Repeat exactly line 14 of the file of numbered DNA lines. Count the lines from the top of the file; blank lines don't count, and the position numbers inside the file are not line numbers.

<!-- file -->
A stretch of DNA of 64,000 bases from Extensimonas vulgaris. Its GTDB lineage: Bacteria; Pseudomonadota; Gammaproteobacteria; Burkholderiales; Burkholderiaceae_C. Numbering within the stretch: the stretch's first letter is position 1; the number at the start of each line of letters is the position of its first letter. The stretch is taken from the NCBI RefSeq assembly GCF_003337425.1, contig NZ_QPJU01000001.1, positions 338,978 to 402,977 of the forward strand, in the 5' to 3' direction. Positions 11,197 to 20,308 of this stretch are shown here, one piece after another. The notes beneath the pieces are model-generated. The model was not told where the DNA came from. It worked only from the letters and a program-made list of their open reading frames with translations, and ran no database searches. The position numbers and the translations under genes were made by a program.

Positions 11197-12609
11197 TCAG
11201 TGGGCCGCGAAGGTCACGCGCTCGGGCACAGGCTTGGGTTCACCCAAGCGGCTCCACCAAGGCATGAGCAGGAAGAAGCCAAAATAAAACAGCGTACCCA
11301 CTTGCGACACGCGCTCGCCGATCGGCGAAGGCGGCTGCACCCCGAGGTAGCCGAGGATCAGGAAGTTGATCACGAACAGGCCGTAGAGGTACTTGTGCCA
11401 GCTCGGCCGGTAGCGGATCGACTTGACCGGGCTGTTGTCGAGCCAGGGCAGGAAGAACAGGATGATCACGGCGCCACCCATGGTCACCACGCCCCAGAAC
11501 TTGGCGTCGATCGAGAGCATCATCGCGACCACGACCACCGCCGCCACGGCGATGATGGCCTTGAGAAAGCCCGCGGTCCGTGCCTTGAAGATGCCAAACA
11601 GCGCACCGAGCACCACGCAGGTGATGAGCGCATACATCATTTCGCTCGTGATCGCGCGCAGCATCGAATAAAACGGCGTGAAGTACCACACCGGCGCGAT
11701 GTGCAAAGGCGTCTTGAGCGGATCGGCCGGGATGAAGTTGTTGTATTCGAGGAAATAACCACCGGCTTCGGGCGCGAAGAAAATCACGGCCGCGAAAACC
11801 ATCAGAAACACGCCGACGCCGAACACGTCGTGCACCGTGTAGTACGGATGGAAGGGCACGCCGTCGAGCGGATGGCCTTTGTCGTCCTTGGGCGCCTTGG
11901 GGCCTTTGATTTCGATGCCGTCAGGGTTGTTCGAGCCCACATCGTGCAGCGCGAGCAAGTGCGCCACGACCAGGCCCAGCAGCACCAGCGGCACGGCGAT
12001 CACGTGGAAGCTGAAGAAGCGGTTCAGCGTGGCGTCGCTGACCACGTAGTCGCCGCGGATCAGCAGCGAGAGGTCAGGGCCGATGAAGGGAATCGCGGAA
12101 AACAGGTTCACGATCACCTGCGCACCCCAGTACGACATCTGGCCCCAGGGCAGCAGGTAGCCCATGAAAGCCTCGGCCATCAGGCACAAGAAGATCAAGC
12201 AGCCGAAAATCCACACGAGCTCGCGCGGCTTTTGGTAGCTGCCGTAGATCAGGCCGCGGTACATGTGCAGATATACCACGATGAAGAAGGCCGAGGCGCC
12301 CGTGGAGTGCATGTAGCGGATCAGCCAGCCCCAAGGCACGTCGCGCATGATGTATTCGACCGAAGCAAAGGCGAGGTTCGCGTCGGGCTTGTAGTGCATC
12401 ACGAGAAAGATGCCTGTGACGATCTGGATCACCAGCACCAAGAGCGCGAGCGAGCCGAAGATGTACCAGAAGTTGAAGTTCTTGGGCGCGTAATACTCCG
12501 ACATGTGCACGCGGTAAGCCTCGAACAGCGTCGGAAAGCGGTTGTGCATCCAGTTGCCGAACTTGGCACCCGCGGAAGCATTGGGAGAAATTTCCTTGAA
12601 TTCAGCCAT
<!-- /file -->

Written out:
12201 AGCCGAAAATCCACACGAGCTCGCGCGGCTTTTGGTAGCTGCCGTAGATCAGGCCGCGGTACATGTGCAGATATACCACGATGAAGAAGGCCGAGGCGCC